Introduction Cerebral Venous Sinus Thrombosis (CVST) has an estimated incidence of 1.32–1.57/100,000/yr, with death or severe disability in less than 10%. There is a reported elevated incidence in young -middle age females. The majority of reported epidemiologic and outcome data has been collected outside the United States (US). Available US data shows low representation of the Appalachian region, which has relatively a higher burden of disease and lower socioeconomic level. The objective of this study was to examine the gender characteristics of CVST patients in the United States, with greater representation of the Appalachian region.
Methods Data were collected in a retrospective cohort using the Kentucky Appalachian Stroke Registry (KApSR), collected from admissions in a Comprehensive Stroke Center serving 554,300 from the central-eastern United States. All diagnosed CVST patients found in the database from 2010–2018 greater than 18 years of age were included in the data set. Descriptive data were computed using SPSS statistics.
Results 101 patients diagnosed with CVST were included. 58 patients were female (57.4%). Median age was 44 years. The National Institutes of Health Stoke Scale (NIHSS) was reported for 32 female and 21 male patients. Median NIHSS was.5 in females and 0 in males at admission. Median length of stay was 7 days in females vs. 4 days in males. Discharge data were available for 51 female and 33 Male patients. Of female patients, 28 (55%) were discharged to home, 17(33%) were transferred to continued care, 4(8%) were transferred to hospice and 2(4%) died within 48 hours of admission. Of male patients, 25(76%) were discharged to home, 7 (21%) were transferred to continued care, and 1 (3%) was transferred to hospice. Female patients had a higher burden or comorbidities and multimorbidity compared to male patients.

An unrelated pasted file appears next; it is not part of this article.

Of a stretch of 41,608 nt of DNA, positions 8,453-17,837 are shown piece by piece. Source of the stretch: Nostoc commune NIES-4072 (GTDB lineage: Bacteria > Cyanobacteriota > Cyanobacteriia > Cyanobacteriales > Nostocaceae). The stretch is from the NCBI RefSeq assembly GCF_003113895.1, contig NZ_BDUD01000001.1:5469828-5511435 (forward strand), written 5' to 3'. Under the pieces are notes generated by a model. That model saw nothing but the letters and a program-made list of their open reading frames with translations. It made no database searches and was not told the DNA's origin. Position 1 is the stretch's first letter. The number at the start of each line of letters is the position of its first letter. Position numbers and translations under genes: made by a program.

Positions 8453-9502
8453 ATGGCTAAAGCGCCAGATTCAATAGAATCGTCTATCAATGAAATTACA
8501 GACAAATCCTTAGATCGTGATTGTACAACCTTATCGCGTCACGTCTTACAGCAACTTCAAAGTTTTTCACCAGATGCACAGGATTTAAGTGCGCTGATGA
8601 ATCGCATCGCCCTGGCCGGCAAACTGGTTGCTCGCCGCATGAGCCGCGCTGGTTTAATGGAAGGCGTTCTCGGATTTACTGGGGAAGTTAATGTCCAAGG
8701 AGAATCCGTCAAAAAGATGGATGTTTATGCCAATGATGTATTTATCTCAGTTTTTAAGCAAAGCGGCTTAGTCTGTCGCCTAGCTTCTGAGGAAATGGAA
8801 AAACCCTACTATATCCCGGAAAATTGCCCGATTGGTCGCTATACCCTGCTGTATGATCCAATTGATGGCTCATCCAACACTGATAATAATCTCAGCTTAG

Conclusion The results of this study indicate a higher burden of comorbidity, more severe presentation, and worse prognosis in female patients. This is in contrast to the majority of CVST research, many of which have found the male sex to be an independent risk factor for worse outcomes. This may reflect a particular variant among the Appalachian population
Disclosures S. Walsh-Blackmore: 1; C; University of Kentucky Center for Clnical and Translational Sciences Professional Student Mentored Research Fellowship. J. Fraser: None. P. Kitzman: None. M. Dobbs: None.
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